Today’s Bedside Diagnostic Challenge question comes from the desk of Med-Challenger Internal Medicine Editor-in-Chief, Paul F. Griner, MD, MACP.
Test your bedside diagnostic skills with this review question.
A 20-year-old college student presents to the student health service with the complaint of chest pain. The patient was in good health until 10 hours ago when he developed sudden sharp chest pain while he was trying to open a bureau door that was stuck. The pain is constant but is more pronounced when he leans forward. It is not relieved by lying down or sitting and it has not responded to 600 mg of ibuprofen taken at home. It does not radiate. It has never occurred before. The patient has no symptoms other than the chest pain. He does not smoke, does not take any medications, and denies illicit drug use.
Physical examination reveals a tall thin young man who appears uncomfortable. His temperature is 99.20F, blood pressure in the right arm is 124/74 mmHg, pulse is 92 and regular and respirations are 24/minute. Blood oxygen is 95% on room air. There are no abnormalities on examination of the head and neck. The lungs are clear. Examination of the heart is remarkable for the presence of a rub which is louder on leaning forward. The rub does not change with respiration. Heart sounds are otherwise normal in quality and loudness. There are no abnormalities on examination of the abdomen or extremities. The neurologic examination is normal. You observe puffiness of the soft tissue of the neck and when you palpate the neck, crepitus is noted.
An electrocardiogram shows low voltage but is otherwise normal.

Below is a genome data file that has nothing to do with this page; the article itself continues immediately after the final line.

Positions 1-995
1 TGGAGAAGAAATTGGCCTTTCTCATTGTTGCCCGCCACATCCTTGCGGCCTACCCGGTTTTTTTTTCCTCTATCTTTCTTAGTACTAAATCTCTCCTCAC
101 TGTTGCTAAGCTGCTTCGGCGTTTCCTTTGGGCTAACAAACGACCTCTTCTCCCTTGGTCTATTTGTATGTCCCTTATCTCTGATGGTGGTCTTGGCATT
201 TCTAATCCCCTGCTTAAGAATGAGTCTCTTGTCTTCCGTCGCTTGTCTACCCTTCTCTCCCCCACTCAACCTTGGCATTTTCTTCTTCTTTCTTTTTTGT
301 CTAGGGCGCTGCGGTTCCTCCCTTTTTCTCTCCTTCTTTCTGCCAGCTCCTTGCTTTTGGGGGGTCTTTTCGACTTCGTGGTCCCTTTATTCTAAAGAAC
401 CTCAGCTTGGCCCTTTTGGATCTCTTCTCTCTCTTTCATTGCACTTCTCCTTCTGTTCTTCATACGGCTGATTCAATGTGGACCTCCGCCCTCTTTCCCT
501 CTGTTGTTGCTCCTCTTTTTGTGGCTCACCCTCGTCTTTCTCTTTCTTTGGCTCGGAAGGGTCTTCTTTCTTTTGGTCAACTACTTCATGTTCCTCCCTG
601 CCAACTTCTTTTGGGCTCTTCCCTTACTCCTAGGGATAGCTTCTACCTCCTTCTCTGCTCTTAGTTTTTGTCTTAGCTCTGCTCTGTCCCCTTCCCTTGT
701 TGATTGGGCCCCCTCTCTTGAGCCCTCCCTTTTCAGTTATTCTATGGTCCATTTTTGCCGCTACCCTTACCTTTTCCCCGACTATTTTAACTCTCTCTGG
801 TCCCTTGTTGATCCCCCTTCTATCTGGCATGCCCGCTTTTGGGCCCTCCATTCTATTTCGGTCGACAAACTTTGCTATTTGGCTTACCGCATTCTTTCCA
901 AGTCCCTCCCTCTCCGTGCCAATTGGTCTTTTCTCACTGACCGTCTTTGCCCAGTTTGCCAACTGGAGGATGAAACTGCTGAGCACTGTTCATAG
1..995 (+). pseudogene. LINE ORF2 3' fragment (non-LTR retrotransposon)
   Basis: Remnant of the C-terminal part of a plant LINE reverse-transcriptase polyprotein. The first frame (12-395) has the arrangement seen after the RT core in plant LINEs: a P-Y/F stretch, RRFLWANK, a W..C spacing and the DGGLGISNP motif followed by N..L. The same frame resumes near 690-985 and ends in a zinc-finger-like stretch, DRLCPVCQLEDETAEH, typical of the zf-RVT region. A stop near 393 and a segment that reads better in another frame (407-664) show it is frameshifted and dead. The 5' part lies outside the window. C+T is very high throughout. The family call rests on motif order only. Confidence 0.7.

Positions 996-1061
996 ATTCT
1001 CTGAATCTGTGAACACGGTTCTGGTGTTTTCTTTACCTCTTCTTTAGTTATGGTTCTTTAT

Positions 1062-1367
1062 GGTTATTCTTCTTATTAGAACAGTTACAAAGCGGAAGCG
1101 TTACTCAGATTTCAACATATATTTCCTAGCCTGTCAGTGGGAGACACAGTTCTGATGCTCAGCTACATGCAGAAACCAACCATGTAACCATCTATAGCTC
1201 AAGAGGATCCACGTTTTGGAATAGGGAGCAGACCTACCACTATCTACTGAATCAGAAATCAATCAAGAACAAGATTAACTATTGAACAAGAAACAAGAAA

Based on the diagnostic value of careful listening and looking …
What would a chest x-ray of this patient most likely show?
A wedge-shaped infiltrate in the right middle lobe
A right pleural effusion
Air within the pericardium
Answer Explanation & References:
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About Bedside Diagnostic Challenge:
Except for Hospitalists, Emergency Medicine physicians, and Interventional Cardiologists, most internists will spend the bulk of their professional time with patients in an office setting.
Here is where finely tuned clinical skills are most important in leading to accurate diagnoses, fewer complications resulting from unnecessary tests and procedures, and lower costs. Med Challenger Bedside Diagnostic Challenge reinforces the value of these clinical skills and tests users on their knowledge of them.
Bedside Diagnostic Challenge questions are issued periodically every month as a free content benefit of Med-Challenger.
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About the Author:
Paul Griner MD, MACP graduated from the University of Rochester School of Medicine and completed his residency at the Massachusetts General Hospital, Boston, MA. He returned to Rochester as Chief Resident in Medicine and Hematology Fellow and remained in their Department of Medicine, rising to Professor. He served as a Senior Lecturer at Harvard Medical School and consultant at the Massachusetts General Hospital where he introduced a mentoring program for the faculty of General Internal Medicine.
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